Home » AAA: What insurance does and doesn’t cover when it comes to storm damage

AAA: What insurance does and doesn’t cover when it comes to storm damage

LEXINGTON, Ky. — Friday’s deadly storm left behind destruction across much of Kentucky, with damaging winds causing downed trees on homes and cars, and the storm also brought hail and water damage in some areas.

“Property damage from strong winds and damaging storms can be an unexpected financial hardship for many,” says Lori Weaver Hawkins, public affairs manager of AAA Blue Grass. “The first step to recovery is inspecting your home for damage and then notifying your insurance company as soon as possible,”

Friday’s severe weather reminds homeowners to regularly review their insurance policies to become familiar with their coverage so they are prepared and informed if and when disaster strikes, she adds.

AAA offers these tips on dealing with damage after a storm:

Vehicle Damage: What is Covered?

  • Physical damage to a car caused by heavy wind, hail or fallen tree limbs is covered under the optional comprehensive portion of an auto policy. However, if you only have basic liability or collision coverage, storm damage does not cover your vehicle.
  • If a fallen tree or limb damages your car, you must file a claim using your vehicle policy’s comprehensive coverage.
  • Take photographs of any visible damage and contact your insurance company immediately.
  • Any vehicle sustaining flood damage should be fully inspected before being allowed back on the road. Mechanical components, computer systems, engines, transmission, axles, brake systems and fuel systems impacted by water contamination may render the vehicle unfit to drive. Vehicles sustaining significant water damage will often be determined to be a total loss.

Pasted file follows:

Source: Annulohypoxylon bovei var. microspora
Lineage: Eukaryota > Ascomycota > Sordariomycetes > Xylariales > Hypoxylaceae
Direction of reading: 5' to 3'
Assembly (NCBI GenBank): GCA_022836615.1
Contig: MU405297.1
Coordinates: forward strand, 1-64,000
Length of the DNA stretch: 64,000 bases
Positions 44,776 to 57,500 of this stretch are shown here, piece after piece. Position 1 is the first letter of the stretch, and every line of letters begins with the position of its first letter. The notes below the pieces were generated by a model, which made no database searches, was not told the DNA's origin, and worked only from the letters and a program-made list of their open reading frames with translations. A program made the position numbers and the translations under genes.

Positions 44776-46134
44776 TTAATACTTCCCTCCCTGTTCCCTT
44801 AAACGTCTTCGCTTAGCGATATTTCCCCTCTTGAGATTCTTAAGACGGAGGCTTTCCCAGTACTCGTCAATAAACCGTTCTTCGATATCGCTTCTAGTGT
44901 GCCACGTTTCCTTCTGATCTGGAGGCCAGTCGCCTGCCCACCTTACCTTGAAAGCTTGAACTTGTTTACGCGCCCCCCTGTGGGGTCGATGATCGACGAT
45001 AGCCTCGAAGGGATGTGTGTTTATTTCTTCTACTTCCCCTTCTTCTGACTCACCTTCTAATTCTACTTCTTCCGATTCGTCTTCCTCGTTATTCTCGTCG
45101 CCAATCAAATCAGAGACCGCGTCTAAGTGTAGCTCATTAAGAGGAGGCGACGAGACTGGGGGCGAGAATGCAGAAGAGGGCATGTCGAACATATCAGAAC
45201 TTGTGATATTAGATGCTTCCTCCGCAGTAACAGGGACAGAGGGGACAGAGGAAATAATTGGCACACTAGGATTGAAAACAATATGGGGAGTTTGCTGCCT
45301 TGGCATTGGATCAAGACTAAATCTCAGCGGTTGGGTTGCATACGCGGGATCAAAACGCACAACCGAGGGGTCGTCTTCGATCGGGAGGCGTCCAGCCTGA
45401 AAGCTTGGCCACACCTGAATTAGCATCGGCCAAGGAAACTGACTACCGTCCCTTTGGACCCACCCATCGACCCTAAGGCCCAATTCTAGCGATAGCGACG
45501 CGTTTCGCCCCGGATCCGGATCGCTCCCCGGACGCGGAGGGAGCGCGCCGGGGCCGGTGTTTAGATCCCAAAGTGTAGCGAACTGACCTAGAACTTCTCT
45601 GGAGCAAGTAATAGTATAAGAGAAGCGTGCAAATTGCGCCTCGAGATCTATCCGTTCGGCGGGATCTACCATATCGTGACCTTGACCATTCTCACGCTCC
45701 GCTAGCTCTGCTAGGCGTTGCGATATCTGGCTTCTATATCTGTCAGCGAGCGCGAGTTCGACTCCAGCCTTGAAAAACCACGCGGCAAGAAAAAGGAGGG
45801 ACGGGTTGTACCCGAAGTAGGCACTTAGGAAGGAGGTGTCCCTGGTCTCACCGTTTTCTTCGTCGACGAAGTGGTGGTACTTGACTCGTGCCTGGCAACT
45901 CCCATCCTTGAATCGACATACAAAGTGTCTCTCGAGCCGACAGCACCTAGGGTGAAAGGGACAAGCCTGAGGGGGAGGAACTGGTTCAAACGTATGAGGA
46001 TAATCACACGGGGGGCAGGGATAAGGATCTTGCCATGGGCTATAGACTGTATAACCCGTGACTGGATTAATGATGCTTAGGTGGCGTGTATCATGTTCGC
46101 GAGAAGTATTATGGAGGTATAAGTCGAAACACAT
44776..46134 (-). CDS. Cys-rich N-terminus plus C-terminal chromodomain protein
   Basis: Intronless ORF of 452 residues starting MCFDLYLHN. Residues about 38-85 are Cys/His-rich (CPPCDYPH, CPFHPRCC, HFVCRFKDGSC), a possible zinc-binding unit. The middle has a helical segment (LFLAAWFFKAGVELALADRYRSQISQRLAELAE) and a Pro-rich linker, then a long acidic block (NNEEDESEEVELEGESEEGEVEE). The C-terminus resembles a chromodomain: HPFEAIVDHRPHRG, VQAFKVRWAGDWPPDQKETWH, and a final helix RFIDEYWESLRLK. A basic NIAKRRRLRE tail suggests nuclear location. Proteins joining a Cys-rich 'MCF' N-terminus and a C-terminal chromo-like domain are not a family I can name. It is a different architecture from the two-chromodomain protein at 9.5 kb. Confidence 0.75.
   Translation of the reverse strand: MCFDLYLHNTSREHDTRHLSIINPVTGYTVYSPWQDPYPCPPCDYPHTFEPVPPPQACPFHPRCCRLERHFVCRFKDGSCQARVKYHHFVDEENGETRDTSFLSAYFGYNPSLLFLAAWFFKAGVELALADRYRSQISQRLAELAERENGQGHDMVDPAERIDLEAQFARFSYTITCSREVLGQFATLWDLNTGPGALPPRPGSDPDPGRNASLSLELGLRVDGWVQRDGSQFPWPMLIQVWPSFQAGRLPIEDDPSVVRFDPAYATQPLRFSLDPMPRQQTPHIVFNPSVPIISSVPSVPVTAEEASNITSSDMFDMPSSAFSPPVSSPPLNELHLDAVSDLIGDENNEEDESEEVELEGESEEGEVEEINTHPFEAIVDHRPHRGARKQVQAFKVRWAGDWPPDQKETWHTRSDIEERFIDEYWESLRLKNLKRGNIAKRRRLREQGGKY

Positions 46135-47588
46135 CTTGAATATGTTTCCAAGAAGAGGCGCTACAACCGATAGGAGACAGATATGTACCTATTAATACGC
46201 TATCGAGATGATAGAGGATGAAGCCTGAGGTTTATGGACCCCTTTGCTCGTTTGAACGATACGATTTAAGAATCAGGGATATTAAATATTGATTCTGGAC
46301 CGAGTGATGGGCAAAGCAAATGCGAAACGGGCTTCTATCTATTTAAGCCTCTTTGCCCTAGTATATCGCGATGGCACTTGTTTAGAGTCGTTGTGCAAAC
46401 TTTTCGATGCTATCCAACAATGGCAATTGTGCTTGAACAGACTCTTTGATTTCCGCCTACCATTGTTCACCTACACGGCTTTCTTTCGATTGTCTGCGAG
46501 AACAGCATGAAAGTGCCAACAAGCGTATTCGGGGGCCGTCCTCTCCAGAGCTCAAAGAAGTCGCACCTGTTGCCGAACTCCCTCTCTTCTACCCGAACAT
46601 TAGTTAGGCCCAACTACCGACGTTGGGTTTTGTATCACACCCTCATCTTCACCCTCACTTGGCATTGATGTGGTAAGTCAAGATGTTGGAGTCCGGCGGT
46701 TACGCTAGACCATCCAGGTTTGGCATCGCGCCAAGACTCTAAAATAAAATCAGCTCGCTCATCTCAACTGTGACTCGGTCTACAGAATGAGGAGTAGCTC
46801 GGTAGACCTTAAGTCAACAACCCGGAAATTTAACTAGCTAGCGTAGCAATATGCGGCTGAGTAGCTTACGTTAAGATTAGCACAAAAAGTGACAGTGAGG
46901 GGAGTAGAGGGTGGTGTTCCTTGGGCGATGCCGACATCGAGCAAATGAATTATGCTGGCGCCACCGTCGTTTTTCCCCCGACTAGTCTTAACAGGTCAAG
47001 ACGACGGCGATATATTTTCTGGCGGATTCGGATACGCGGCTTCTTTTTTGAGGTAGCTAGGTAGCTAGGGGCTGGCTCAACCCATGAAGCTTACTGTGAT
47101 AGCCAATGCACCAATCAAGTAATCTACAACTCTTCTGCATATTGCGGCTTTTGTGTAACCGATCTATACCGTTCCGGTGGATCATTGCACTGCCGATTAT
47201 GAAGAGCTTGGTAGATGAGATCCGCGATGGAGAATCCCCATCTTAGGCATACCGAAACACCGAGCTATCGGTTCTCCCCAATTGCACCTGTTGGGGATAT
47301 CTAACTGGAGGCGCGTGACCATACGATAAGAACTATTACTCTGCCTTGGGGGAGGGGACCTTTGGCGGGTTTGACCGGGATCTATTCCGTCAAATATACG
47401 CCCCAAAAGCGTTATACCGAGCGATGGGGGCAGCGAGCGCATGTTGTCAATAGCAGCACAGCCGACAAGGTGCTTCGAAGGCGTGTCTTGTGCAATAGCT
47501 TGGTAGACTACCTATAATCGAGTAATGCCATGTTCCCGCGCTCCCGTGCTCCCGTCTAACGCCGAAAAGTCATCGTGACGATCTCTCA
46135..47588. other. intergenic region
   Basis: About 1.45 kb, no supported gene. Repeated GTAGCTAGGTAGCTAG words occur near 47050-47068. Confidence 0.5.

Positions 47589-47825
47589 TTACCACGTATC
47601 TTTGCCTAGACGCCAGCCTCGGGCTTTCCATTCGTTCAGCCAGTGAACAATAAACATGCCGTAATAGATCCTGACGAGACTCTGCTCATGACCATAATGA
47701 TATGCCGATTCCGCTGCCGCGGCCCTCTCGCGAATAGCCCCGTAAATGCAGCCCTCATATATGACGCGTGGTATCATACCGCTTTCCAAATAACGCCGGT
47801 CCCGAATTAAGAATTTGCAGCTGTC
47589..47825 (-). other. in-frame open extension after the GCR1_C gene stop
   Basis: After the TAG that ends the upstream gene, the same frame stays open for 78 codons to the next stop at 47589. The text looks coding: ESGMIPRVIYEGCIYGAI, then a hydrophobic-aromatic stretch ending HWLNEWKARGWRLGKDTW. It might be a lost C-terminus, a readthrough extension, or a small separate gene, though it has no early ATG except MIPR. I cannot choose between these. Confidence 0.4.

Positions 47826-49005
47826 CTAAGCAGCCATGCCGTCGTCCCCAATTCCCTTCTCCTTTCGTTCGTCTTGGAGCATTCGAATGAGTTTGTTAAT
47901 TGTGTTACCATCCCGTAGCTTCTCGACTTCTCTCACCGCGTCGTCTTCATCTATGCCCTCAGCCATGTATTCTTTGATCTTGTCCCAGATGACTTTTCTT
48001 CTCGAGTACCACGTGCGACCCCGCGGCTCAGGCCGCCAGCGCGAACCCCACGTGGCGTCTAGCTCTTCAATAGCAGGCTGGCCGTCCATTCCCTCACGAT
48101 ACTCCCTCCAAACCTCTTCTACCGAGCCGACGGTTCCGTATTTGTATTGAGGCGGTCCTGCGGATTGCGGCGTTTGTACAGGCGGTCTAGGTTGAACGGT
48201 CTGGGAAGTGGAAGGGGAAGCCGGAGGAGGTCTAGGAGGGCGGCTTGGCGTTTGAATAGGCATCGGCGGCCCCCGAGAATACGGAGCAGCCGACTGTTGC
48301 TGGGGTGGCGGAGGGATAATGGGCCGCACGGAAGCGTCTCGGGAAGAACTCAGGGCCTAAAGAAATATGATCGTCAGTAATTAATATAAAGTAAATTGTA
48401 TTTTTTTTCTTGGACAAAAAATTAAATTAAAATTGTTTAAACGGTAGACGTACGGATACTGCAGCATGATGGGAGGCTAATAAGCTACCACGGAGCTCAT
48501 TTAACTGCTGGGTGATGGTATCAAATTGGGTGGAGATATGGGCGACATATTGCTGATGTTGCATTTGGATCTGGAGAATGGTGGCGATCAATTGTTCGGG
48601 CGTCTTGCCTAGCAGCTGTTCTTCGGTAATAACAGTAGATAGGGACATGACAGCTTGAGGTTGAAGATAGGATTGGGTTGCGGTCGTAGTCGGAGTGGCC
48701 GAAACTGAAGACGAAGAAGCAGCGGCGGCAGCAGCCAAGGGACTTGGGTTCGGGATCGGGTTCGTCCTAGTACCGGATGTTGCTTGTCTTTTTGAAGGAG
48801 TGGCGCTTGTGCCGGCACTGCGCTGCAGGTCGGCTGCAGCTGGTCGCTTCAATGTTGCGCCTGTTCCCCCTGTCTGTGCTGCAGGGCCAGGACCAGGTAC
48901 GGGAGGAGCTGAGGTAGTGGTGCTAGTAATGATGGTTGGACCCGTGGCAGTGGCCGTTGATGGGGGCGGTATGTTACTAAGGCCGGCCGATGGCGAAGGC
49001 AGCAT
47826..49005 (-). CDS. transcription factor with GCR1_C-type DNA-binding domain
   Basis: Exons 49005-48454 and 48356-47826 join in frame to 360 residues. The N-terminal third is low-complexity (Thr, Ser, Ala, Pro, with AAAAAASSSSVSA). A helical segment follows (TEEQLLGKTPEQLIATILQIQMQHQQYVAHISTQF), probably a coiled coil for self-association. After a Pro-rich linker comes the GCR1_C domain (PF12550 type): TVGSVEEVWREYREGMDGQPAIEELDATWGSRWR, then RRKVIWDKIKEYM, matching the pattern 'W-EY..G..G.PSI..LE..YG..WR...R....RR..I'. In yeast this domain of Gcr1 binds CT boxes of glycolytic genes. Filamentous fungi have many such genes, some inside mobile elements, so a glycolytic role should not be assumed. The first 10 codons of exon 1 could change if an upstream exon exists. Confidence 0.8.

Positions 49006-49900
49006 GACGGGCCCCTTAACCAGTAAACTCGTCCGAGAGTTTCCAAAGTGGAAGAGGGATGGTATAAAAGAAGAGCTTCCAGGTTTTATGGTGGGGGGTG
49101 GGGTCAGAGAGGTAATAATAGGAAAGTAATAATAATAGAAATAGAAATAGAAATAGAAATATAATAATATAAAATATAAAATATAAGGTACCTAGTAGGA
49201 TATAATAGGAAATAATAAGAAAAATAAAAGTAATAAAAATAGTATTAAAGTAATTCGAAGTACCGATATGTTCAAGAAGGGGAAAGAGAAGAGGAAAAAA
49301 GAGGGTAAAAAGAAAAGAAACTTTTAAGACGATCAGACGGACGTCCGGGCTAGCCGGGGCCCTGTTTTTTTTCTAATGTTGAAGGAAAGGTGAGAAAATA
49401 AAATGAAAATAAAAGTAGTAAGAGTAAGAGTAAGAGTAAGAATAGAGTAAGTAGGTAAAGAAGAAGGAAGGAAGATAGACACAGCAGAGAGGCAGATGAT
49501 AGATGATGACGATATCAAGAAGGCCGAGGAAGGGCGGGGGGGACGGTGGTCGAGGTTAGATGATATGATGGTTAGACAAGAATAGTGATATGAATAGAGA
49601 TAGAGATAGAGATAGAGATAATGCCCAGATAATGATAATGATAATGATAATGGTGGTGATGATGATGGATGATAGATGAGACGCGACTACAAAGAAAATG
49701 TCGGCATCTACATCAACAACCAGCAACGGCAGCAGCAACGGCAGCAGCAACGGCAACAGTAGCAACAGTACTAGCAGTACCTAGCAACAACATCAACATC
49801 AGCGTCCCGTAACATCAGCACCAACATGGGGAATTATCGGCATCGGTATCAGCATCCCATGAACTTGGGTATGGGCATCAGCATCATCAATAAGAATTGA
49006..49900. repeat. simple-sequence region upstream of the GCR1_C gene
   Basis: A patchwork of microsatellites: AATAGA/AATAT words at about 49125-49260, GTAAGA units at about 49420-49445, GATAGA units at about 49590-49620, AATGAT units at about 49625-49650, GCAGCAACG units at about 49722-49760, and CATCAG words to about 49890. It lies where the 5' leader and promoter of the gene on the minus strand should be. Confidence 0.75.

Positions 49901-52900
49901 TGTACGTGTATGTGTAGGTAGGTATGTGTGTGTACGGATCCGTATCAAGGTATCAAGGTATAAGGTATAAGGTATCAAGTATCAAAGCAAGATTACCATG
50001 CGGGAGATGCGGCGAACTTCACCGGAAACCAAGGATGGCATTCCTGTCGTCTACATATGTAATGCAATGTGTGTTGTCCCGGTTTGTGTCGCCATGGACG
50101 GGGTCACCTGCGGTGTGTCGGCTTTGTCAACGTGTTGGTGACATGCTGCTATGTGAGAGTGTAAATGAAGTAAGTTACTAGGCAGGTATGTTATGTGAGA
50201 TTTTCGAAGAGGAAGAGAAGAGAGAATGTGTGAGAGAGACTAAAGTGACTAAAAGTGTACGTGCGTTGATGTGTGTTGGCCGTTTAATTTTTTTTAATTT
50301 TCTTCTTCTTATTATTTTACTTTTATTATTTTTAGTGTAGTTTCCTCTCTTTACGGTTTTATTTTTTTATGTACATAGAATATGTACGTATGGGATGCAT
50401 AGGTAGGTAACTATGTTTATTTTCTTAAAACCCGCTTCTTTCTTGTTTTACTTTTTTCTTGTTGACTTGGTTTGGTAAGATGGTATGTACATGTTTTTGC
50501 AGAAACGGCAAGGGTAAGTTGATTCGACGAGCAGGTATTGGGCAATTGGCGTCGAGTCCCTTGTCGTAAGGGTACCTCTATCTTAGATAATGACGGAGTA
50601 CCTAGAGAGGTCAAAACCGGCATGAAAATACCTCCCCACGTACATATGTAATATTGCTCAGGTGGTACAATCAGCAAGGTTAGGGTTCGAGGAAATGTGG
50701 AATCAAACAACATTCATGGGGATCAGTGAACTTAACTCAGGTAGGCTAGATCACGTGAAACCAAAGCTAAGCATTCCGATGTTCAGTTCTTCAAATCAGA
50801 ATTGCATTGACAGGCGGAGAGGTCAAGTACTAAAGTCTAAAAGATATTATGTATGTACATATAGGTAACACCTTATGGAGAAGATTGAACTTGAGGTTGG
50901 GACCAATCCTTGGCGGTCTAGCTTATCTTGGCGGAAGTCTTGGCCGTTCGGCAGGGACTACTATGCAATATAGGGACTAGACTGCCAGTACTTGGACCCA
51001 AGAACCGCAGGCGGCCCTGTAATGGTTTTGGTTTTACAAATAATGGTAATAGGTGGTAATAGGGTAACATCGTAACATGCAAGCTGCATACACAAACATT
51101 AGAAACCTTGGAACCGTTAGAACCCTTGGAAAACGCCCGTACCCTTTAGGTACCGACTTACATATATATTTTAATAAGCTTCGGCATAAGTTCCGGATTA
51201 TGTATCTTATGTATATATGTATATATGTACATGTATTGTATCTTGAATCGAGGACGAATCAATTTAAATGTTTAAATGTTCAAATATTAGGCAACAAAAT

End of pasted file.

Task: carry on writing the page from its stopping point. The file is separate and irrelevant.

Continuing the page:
Home Damage: What is Covered?

  • If your tree falls on your house, your insurance will cover the removal of the tree and home repairs due to damage.
  • If your tree falls on your neighbor’s house, your neighbor’s homeowner’s policy will provide insurance coverage.  The same applies if your neighbor’s tree falls on your home; you would file a claim with your insurance company.
  • If a tree falls in your yard but doesn’t hit anything, you would pay for its removal in most cases. Your home insurance policy would not cover this.
  • PLEASE NOTE: If a tree on your property is weak, damaged, or decayed, but you do nothing about it, and it crashes down on a neighbor’s home (or vehicle), you could be liable for damages.
  • Wind-related damage to a house, its roof, its contents and other insured structures on the property is covered under standard homeowner’s insurance policies.
  • Wind-driven rain that causes an opening in the roof or wall and enters through this opening is covered under standard homeowner’s insurance policies. Water that seeps into a home from the ground up is considered flooding and would be covered by flood insurance provided by the National Flood Insurance Program and a few private insurers. Flood insurance is available to both homeowners and renters. Flood damage is not covered by standard homeowner’s or renter’s insurance policies.